Bootstrap’s progress bar versus Content Security Policy

Bootstrap’s progress bar component uses an inline width style. Here’s the example from their docs.

This is unfortunate for the obvious reasons (it mixes content and presentation, the value—60 in this case—is repeated) but there’s also a less obvious repercussion. Inline styles prevent us from gaining the greatest benefit from the Content Security Policy header. If we have any inline styles then we’re forced to use the 'unsafe-inline' source with the style-src directive. Which, as Egon says, would be bad:

Inline style is treated in the same way: both the style attribute and style tags should be consolidated into external stylesheets to protect against a variety of surprisingly clever data exfiltration methods that CSS enables.

Where we could have permitted only external stylesheets:

We are forced to allow unsafe inline styles:

Mike West on 'unsafe-inline':

If you really, absolutely must have inline script and style, you can enable it by adding 'unsafe-inline' as an allowed source in a script-src or style-src directive. But please don’t. Banning inline script is the biggest security win CSP provides, and banning inline style likewise hardens your application. It’s a little bit of effort up front to ensure that things work correctly after moving all the code out-of-line, but that’s a tradeoff that’s well worth making.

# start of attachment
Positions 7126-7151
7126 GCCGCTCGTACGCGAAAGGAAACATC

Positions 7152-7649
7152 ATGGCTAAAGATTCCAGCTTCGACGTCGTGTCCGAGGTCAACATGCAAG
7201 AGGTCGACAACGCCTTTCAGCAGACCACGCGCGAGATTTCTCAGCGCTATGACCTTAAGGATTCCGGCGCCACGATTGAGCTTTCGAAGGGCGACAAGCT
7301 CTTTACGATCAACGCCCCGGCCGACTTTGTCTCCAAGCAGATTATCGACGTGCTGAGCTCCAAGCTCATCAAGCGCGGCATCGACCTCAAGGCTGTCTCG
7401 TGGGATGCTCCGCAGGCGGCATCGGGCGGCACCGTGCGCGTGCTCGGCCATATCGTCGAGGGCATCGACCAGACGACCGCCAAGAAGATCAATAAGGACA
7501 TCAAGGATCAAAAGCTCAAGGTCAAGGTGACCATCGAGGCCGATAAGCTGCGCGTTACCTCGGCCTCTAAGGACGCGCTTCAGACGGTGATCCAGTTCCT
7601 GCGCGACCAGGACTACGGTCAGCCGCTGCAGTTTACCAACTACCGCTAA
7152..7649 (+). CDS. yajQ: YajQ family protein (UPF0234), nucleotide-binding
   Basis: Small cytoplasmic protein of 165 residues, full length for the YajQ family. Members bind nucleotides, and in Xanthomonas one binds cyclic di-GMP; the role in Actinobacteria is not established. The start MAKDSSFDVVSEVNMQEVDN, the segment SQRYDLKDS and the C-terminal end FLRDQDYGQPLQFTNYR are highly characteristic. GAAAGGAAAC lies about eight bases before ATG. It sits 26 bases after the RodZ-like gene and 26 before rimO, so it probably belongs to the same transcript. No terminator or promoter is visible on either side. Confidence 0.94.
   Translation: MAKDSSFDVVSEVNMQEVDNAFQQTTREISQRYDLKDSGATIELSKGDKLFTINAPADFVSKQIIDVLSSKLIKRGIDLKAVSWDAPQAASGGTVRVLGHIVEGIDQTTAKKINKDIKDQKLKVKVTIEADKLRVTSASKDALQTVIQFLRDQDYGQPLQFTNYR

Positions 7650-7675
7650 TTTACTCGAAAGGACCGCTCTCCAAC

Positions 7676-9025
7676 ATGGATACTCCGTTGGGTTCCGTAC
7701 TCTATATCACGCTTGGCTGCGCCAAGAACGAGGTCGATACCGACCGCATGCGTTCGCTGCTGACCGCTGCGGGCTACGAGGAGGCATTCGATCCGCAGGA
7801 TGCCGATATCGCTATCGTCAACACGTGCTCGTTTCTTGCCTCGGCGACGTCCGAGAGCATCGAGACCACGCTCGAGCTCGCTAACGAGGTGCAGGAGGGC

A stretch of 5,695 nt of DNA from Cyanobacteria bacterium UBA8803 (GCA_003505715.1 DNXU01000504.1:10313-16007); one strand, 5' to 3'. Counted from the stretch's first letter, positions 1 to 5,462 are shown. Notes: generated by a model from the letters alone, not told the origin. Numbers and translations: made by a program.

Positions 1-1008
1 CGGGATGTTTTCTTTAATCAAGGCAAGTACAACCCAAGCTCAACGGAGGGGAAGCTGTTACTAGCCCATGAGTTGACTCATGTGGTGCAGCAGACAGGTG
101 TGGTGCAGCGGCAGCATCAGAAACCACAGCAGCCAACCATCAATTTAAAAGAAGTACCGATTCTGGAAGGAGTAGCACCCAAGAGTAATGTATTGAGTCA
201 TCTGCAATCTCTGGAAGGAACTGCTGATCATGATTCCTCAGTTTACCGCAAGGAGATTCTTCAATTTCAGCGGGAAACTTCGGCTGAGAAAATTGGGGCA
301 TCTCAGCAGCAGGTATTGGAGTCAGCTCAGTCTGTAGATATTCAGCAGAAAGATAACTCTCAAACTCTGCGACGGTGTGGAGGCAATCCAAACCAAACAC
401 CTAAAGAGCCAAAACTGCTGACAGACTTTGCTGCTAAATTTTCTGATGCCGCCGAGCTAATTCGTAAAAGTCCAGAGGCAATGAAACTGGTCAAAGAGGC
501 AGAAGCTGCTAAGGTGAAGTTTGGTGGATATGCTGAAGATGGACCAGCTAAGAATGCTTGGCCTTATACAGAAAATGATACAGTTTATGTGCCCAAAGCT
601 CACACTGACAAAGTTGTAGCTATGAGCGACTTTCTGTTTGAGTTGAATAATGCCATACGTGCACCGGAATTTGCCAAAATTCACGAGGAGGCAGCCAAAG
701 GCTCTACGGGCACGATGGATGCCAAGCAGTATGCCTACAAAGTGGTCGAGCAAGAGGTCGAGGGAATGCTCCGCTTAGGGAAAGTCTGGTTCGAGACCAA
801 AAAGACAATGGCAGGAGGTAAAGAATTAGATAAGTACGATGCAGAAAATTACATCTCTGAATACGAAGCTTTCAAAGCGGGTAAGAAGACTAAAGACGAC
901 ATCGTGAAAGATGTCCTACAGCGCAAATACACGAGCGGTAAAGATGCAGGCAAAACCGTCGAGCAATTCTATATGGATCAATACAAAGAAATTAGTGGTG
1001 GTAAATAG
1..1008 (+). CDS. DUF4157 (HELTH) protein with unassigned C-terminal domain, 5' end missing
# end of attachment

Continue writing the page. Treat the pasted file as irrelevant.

It so happens that Bootstrap’s progress bar was the only case of inline styles in the project I’m working on, so it was worth finding a way to rip it out. Here’s the unashamedly low-tech solution I used: progressbar.css.

Here’s my advice if you’re using Bootstrap’s progress bar:

  • Include the progressbar.css styles somewhere in your CSS,
  • remove the inline width style from any progress bar divs,
  • get rid of the 'unsafe-inline' source (or if you’re not yet using the Content Security Policy header, start using it without 'unsafe-inline').

The caveat is that this will only work if all your progress bars go from zero to one hundred. But if changing any progress bars that don’t fit this range is the difference between avoiding 'unsafe-inline' and being stuck with it, it’s worth making the change.

One thought on “Bootstrap’s progress bar versus Content Security Policy

  1. Hey,
    I’m still facing problems with the Content Security Policy and jQuery/Bootstrap websites, even simple pages. But this was one solution for the progress-bar part. Thanks.


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